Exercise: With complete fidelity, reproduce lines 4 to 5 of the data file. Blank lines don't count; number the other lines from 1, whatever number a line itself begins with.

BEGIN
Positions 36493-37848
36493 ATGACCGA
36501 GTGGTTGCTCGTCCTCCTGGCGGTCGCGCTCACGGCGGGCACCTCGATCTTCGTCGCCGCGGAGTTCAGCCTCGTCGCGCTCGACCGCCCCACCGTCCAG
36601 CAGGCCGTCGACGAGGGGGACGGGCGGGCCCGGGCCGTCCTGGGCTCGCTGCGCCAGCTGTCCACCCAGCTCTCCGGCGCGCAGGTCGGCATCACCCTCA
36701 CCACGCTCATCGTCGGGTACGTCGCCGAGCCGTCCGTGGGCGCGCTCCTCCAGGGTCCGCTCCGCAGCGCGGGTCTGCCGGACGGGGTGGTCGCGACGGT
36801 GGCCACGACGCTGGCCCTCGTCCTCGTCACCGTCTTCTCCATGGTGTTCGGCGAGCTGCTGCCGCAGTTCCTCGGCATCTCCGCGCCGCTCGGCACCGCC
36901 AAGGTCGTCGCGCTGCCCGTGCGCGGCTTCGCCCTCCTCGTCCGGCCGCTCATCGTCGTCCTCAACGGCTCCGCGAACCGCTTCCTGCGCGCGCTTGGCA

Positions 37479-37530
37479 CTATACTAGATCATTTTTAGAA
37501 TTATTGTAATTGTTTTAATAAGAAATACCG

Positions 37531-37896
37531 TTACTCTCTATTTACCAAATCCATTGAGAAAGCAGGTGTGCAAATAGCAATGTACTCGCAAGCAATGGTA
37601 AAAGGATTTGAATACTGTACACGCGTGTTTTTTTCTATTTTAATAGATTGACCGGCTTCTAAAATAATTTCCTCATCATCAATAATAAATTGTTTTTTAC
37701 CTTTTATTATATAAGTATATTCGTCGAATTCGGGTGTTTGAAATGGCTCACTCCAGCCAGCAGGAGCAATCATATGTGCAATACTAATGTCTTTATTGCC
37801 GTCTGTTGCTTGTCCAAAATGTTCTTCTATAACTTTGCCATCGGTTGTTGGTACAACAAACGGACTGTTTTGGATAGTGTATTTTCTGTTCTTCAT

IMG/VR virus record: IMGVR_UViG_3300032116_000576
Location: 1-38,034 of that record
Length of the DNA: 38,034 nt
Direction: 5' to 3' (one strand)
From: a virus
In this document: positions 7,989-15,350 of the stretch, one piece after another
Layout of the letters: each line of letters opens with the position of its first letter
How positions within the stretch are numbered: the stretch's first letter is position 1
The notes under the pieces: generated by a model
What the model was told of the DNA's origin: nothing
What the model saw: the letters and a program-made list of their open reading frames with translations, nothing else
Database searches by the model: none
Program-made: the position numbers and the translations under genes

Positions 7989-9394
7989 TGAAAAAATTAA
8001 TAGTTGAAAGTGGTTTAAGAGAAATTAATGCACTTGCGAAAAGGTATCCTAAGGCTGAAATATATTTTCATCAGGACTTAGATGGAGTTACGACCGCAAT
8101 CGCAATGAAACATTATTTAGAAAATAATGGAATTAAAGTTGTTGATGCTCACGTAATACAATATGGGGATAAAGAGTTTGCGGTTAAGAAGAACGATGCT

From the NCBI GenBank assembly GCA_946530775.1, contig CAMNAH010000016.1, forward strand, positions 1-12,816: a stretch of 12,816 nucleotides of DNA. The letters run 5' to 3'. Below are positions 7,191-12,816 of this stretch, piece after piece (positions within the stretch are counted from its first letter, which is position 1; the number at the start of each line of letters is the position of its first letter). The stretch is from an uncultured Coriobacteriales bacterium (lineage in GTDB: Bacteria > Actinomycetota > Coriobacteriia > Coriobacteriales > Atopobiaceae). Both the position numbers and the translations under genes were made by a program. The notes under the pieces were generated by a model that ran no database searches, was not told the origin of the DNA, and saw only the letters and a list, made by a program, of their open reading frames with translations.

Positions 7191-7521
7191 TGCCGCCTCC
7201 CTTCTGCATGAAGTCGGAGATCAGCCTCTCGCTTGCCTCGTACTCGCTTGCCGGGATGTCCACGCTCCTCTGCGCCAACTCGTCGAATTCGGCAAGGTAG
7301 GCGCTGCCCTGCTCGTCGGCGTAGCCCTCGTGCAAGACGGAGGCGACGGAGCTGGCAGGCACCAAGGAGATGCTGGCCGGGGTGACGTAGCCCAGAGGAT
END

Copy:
36601 CAGGCCGTCGACGAGGGGGACGGGCGGGCCCGGGCCGTCCTGGGCTCGCTGCGCCAGCTGTCCACCCAGCTCTCCGGCGCGCAGGTCGGCATCACCCTCA
36701 CCACGCTCATCGTCGGGTACGTCGCCGAGCCGTCCGTGGGCGCGCTCCTCCAGGGTCCGCTCCGCAGCGCGGGTCTGCCGGACGGGGTGGTCGCGACGGT